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A Guide to the Major Cannabis Terpenes

By October 15, 2017 January 3rd, 2019 No Comments

Terpenes do more than just give cannabis its flavor and aroma. Terpenes are found in more than 2,000 varieties of plants, flowers, trees and other vegetation. Their health benefits make them something to pay attention to when choosing strains of cannabis to treat your ailments. This guide will discuss the major terpenes in cannabis, their known benefits and which strains to find them in.

Fun Fact: Over 200 natural terpenes have been identified in cannabis strains. More than 20,000 terpenes exist in nature.

Beta-Caryophyllene

Beta-Caryophyllene is found in items you likely eat regularly but may not even be aware of it. It is a spicy, earthy, somewhat peppery terpene that is commonly found in black pepper, rosemary, cinnamon and hops. This terpene is frequently used in cannabis and CBD topicals due to its anti-inflammatory properties.

Potential medical benefits include:

  • Anti-inflammatory
  • Anti-anxiety
  • Anti-depressant
  • Anti-cancer
  • Anti-carcinogenic
  • Analgesic
  • Gastric protectant
  • Curbs cravings for nicotine and alcohol
  • Reduces experience of pain
  • Neuro-protectant
  • Anti-proliferative

For those with chronic pain, cancer, anxiety and depression, this may be a terpene to seek out in your next cannabis purchase.

Sources of beta-caryophyllene include:

  • Black pepper
  • Cinnamon
  • Hops
  • Oregano
  • Cloves
  • Black caraway
  • Lavender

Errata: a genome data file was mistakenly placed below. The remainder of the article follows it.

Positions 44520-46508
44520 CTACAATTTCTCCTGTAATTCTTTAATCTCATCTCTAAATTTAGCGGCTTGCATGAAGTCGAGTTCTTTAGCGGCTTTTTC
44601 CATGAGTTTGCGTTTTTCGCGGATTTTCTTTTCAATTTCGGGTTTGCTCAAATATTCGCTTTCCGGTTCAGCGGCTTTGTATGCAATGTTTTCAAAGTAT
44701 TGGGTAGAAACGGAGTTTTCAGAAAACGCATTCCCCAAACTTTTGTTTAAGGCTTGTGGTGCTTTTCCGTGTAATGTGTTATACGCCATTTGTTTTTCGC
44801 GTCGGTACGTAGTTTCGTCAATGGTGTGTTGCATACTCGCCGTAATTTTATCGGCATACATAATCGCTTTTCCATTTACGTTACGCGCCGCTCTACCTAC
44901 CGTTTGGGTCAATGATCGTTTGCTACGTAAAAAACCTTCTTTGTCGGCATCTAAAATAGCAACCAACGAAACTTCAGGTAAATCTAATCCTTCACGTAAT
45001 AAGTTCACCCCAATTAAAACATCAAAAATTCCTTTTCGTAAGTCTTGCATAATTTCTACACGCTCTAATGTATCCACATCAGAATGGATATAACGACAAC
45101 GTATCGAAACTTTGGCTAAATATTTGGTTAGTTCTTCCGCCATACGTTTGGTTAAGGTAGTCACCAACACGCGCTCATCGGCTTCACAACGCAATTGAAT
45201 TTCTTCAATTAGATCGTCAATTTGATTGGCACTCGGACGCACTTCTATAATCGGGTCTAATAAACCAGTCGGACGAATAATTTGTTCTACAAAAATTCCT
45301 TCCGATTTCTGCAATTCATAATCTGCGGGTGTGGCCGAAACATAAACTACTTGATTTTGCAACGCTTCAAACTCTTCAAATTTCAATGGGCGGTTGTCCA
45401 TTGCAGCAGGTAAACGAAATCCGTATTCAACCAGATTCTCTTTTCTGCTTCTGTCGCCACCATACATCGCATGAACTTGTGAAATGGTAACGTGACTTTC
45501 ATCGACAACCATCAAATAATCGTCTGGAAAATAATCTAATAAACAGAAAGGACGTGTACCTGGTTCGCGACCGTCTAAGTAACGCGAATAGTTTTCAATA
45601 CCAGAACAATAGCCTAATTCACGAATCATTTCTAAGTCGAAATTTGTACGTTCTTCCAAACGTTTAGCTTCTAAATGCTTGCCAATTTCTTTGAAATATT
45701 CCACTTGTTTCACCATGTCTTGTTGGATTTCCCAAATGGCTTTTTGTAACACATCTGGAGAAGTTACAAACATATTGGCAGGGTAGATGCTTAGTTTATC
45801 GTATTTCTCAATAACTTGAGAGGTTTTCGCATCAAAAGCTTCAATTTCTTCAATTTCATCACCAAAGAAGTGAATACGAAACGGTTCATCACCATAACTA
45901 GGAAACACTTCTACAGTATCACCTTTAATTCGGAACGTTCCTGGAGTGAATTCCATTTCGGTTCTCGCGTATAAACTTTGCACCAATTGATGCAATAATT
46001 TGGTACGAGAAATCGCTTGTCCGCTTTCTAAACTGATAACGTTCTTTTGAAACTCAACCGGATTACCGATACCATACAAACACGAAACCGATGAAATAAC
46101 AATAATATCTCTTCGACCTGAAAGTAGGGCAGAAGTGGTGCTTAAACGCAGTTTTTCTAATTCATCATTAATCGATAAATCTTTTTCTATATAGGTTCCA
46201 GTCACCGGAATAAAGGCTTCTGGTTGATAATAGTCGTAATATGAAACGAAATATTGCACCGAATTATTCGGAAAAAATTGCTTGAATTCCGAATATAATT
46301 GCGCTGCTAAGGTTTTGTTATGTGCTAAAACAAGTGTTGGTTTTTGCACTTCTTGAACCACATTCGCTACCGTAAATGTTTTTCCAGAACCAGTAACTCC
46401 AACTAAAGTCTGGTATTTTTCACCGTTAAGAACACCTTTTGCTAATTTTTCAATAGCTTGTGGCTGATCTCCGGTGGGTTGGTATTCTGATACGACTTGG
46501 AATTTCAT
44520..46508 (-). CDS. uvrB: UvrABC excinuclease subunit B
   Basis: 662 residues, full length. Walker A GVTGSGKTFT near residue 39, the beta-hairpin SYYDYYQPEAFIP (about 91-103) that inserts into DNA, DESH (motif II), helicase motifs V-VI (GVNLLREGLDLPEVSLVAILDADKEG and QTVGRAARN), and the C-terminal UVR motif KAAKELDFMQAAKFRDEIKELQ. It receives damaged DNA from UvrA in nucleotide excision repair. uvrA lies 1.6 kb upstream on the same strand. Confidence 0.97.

• Basil
  • Copaiba balsam
  • Cannabis and hemp

Hops

Beta-caryophyllene was synthesized for the first time in 1964. Its cannabinoid-like properties were discovered in Europe in 2008. It attaches and reacts to CB2 receptors and may enhance the euphoric effects of THC.

Beta-caryophyllene is often abbreviated to BCP.

Health Conditions that benefit from BCP:

  • Atherosclerosis
  • Osteoporosis
  • Arthritis
  • Inflammatory disorders
  • Inflammatory bowel disease
  • Anxiety
  • Depression
  • Gastrointestinal distress
  • Ulcers
  • Multiple sclerosis
  • Neuropathy
  • Improve female reproductive system health

There are no known dangers or risks associated with ingesting natural sources of BCP.

Cannabis strains with higher concentrations of BCP include:

  • Rockstar
  • Sour Diesel
  • Chemdawg
  • Bubba Kush
  • OG Kush
  • Skywalker OG
  • Diamond Girl
  • AMS

Some of the above strains are commonly available in multiple recreational and medical cannabis markets. If they are not available, ask your dispensary to look for a grower to produce them to offer in the local area.

 

Alpha Pinene

Alpha pinene is another important terpene. As you may have guessed from its name, it aids in the pine aroma and flavor of cannabis strains. It is found in pine trees most commonly. The best synergistic effect in cannabis occurs when both CBD, THC and CBN are present.

Natural sources of alpha pinene include:

  • Pine trees
  • Rosemary
  • Conifer trees/shrubs/plants
  • Pine needles
  • Sagebrush
  • Eucalyptus
  • Tea tree oil
  • Juniper berries

Eucalyptus

Now, you shouldn’t go out and eat a pine tree, you’d likely become ill. Alpha pinene extracts and essential oils are available.

Potential healing properties of alpha pinene:

  • Bronchodilator (opens airways/bronchial tubes)
  • Anti-inflammatory
  • Antibiotic properties (especially in regards to MRSA)
  • Increased alertness
  • Reduces skin oil production
  • Improves entourage effect
  • May reduce some effects of THC
  • Analgesic
  • Antioxidant
  • Antibacterial
  • Anti-proliferative
  • Anti-microbial

FECO oil containing alpha pinene may be beneficial for those wanting to heal minor cuts/scrapes without a pharmaceutical/chemical-based option. FECO oil is Full Extract Cannabis Oil.

Potentially assists these health conditions:

  • Arthritis
  • MRSA
  • Cancer
  • Short term memory loss
  • Paranoia
  • Bronchitis/asthma/emphysema

Experts tout alpha-pinene for its strong cancer fighting properties.

Strains with higher concentrations of alpha pinene include: